SelfInformed

November 2011


Be A YouTube Star

Friday, November 04, 2011

8 Pointers To Producing A Great Business Video

By Mollie Neal

Most people associate YouTube, the video sharing website, with zany pet tricks, the antics of silly children and the latest releases from pop stars like Lady Gaga.

But, resourceful micro-business owners are finding that posting videos is great for business, too. 

Marketing expert Michael Miller, author of “YouTube for Business: Online Video Marketing for Any Business” (Que Publishing, 2011), calls this video sharing community a high impact, low-cost marketing vehicle. Individuals watch more than 3 billion YouTube videos every day, and it doesn’t cost one cent to post yours to the site.

“You have a very large potential audience and extremely low cost for reaching it,” says Miller. “It’s one of the lowest cost forms of marketing. The only real investment small-business owners need to make is in their time.” 

By posting videos, landscapers, electricians, realtors and other small-business owners can build credibility, develop relationships, generate leads and even boost sales. 

Lisa Stanfield, owner of the Benjamin Franklin Plumbing franchise in Chandler, Ariz., says regularly posting new content on her YouTube channel has become an integral part of her marketing mix.

The content includes plumbing maintenance tips for homeowners and landlords as well as demonstrations of do-it-yourself projects such as changing a showerhead.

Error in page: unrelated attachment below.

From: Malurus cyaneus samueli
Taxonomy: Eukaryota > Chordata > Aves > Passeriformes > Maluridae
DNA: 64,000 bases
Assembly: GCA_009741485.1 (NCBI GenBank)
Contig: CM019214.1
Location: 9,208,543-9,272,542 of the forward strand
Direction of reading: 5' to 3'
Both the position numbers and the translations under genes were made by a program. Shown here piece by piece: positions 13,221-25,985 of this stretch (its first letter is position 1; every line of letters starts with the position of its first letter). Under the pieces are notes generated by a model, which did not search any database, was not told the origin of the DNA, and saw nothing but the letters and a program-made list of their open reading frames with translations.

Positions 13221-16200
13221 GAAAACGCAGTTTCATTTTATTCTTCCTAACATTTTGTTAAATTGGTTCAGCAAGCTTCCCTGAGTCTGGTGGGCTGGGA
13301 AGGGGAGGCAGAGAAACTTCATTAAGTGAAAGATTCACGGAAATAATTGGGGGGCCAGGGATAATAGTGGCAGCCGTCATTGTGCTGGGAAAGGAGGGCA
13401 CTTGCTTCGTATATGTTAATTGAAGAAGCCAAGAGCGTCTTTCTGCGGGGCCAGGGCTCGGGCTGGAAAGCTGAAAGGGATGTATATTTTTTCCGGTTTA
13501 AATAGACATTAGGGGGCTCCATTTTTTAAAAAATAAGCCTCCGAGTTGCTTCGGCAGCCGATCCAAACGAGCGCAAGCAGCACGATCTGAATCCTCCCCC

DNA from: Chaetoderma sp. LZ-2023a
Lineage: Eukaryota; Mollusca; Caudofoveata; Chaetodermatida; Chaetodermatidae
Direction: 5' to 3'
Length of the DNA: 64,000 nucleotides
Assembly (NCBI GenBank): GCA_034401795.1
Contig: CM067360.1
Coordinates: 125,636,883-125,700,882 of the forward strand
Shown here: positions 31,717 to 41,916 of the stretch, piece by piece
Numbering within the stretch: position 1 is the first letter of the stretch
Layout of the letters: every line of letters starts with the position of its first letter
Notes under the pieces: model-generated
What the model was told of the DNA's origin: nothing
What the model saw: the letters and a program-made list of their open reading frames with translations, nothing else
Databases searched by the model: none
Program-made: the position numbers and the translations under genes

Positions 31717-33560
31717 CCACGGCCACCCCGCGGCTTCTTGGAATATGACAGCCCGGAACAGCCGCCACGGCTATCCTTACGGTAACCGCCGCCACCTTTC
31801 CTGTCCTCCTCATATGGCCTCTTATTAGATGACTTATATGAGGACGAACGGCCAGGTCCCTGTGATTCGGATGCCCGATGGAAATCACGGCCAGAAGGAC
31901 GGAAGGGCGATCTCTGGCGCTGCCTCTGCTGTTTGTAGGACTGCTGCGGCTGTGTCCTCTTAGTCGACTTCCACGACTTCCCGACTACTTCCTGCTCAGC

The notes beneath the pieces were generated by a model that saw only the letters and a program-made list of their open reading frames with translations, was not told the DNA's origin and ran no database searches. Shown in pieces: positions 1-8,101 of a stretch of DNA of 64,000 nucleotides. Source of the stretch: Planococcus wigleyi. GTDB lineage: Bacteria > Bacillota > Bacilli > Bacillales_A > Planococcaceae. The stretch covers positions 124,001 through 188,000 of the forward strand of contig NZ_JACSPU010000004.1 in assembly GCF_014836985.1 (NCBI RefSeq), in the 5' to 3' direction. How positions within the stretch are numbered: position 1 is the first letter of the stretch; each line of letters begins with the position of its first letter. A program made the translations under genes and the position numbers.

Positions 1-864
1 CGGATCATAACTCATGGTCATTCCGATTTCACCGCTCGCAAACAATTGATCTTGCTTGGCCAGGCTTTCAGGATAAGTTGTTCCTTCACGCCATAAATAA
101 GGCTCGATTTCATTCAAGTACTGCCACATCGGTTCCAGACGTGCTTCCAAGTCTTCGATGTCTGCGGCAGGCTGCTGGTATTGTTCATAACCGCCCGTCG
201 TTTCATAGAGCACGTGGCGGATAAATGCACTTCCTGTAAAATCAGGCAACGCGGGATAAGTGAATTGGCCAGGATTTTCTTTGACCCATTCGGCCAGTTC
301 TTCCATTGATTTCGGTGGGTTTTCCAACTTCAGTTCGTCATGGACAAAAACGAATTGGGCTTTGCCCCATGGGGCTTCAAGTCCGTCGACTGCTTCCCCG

Viewers get to see Stanfield, her professional team and the company’s fleet of well-maintained trucks firsthand. They also learn about Stanfield’s guaranteed timeliness and strict hiring practices.

“Networking and building relationships are extremely important in this business,” says Stanfield.

Stanfield says that her YouTube recordings:

  • Help build credibility and trust
  • Dispel negative stereotypes about plumbers
  • Demonstrate the company’s expertise and professionalism
  • Keep her business top of mind in case of a plumbing emergency

And she believes her efforts are paying off.

Customers mention the videos when scheduling appointments and while talking with their repairmen. The videos are often the topic of conversation at networking events. They’ve even led to invitations from local media for interviews about plumbing tips, which is great public relations, says Stanfield.

Some small businesses spend money to have videos professionally produced. They also pay to have the videos placed online at regional and local news sites, as well as on interactive Yellow Pages.

Fortunately, you don’t have to hire a team of expensive professionals or have great technical skills to produce and upload videos on YouTube. It’s fairly easy to do yourself. 

Here are eight pointers to help you get started. 

  1. Prepare the equipment
    The only thing you need to get started is a basic video camera. If you don’t own one, you can purchase a simple model for a couple of hundred dollars.

    Miller suggests purchasing a tripod, an external microphone that clips onto your shirt and some external lighting. You can purchase all of these accessories for around $100 total. 

    “They aren’t necessary, but they will greatly improve the sight and sound of your video.”

  2. Engage the viewer
    You don’t need the poise and charisma of a celebrity to create a video that people will enjoy.

    “The ones that work best for businesses offer real value to the viewer and are informative, educational and entertaining,” says Miller.

  3. Share valuable information
    Viewers won’t sit through your video unless they think it will be worth their time.